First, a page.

What is occupational therapy?
Occupational therapists (OTs) are university-trained allied health professionals who work with children and adults to help them participate in all the things they need and want to do in their everyday life.
OTs are trained to assess how your current abilities impact your quality of life. They enable you to participate in the activities that give meaning and purpose to your life. This includes:
- Self-care: bathing, dressing, meal preparation, going to the toilet,
- Productivity: working at something that brings meaning, paid or unpaid/ volunteer and education, such as school, day-care and university
- Leisure: having fun, relaxing and participating in your usual hobbies, interests and social events.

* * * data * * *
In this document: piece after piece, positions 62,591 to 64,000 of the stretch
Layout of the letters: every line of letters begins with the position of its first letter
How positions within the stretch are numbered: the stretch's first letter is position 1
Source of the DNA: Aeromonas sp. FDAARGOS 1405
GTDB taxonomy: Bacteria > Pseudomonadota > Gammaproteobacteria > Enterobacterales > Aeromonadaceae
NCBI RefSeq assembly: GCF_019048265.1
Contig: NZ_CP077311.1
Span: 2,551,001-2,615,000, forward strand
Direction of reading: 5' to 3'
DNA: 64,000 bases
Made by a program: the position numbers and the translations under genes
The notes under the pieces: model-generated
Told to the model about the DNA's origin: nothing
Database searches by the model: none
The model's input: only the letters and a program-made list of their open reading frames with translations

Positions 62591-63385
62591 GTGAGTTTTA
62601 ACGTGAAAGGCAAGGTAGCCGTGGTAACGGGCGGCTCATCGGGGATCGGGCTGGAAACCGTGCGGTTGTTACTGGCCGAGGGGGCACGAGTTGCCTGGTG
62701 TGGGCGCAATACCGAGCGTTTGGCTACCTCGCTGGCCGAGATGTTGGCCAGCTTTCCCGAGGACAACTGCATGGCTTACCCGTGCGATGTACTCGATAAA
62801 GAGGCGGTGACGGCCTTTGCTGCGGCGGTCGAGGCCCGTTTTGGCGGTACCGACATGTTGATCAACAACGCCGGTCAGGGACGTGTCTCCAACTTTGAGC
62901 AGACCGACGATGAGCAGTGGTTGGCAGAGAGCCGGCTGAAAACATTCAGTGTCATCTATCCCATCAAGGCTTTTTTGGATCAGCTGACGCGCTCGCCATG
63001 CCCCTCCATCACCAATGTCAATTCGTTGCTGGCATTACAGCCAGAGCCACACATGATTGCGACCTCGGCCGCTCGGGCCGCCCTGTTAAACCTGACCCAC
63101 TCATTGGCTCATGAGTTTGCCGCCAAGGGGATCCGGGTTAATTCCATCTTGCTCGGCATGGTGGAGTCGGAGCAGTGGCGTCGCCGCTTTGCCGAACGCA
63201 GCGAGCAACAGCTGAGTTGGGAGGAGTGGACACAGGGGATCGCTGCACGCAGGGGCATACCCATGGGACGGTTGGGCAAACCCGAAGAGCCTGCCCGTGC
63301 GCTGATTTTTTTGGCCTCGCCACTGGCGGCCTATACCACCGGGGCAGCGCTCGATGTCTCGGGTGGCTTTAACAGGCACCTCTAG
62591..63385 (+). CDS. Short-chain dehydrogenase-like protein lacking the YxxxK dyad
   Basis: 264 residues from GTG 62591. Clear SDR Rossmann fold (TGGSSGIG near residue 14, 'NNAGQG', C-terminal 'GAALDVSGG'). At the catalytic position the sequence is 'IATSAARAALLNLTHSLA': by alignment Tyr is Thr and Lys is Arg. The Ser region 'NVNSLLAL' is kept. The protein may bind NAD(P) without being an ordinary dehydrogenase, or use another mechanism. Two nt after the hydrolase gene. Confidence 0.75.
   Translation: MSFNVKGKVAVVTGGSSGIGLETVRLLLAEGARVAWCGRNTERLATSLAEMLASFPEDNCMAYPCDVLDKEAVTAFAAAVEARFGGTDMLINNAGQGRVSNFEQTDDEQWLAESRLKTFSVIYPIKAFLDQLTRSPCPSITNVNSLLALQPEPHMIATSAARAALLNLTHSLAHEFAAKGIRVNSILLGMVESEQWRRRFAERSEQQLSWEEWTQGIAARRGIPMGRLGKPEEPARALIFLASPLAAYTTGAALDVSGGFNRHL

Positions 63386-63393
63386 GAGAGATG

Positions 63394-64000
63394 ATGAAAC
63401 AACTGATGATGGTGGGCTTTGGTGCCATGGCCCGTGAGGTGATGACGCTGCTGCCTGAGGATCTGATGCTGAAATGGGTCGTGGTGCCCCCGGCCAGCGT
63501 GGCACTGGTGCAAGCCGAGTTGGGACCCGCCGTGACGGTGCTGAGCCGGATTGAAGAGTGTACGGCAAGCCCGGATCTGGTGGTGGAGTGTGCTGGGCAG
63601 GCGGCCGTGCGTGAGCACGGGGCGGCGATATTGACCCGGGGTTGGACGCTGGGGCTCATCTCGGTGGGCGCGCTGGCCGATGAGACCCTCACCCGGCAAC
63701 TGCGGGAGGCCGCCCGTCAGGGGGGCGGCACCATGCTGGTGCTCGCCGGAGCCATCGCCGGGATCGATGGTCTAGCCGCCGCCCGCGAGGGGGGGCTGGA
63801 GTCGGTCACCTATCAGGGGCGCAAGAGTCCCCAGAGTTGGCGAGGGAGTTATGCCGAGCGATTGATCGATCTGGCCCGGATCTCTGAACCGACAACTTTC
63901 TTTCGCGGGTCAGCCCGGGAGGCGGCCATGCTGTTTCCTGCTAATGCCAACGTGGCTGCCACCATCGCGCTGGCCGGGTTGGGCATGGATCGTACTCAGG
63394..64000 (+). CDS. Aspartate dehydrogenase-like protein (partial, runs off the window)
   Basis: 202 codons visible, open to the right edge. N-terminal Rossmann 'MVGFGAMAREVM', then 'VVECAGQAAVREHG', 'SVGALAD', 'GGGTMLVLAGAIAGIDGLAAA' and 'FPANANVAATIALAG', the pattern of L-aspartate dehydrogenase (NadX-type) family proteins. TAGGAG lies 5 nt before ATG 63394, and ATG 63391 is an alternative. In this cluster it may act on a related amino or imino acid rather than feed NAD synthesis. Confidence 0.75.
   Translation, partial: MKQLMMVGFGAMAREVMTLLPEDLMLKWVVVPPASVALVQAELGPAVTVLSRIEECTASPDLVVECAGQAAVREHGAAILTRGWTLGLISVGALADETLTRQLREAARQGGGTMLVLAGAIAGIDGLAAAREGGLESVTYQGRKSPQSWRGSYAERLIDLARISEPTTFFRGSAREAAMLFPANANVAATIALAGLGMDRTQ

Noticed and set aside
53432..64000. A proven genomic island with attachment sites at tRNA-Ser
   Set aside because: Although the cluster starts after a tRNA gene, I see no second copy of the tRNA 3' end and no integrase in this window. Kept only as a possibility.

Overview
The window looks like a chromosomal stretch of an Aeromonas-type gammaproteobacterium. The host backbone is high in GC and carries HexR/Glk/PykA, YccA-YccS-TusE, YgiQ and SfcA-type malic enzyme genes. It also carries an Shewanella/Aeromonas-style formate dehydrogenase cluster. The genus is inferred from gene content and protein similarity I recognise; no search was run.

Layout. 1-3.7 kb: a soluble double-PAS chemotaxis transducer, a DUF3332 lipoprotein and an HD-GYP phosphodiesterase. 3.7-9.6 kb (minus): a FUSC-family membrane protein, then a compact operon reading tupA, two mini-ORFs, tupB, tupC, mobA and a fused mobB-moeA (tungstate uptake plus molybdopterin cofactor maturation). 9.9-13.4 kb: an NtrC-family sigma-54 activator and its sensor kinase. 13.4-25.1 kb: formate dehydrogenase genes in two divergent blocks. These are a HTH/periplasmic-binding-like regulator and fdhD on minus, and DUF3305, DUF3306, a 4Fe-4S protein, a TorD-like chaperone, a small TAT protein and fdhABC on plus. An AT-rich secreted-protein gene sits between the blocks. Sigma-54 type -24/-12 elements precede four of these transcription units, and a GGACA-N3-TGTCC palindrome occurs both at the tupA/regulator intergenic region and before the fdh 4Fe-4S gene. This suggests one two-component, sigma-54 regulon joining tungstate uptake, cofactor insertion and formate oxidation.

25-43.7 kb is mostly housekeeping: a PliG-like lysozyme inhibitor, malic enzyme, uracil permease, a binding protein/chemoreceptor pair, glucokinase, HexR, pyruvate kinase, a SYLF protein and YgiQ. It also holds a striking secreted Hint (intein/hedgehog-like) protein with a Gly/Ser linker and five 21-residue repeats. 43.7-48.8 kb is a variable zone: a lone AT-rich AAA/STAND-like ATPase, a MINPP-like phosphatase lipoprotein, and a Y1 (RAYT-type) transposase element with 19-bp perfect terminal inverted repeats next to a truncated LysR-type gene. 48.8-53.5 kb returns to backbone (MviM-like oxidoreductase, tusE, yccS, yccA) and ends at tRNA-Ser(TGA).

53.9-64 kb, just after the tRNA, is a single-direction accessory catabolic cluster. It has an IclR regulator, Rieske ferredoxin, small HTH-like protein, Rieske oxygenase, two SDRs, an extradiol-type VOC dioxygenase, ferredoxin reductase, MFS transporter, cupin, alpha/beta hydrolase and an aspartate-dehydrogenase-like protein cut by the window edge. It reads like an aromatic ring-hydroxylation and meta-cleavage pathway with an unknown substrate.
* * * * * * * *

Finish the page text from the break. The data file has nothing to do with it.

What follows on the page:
When would I need to see an OT?
Depending on your condition and how it affects your daily life, you might see an OT for any of the following:
- Soon after diagnosis for a baseline assessment. This assessment could include personal care needs, current use of assistive technology, fine motor skills, cognitive function (how you know, learn and understand things), home access, the effect of pain and fatigue on function, education/ workplace requirements, transport, housing and support network
- Regular reviews throughout the year. This could be with your neuromuscular healthcare team, or to monitor how you are going with new activities or equipment. Your OT may visit you at home, work or school to see how you are managing in these environments
- Assessment of personal care and support needs
- Assessment and recommendations regarding assistive technology (aids and equipment) for activities of daily living such as eating, sitting, sleeping, meal preparation, showering, transfers and dressing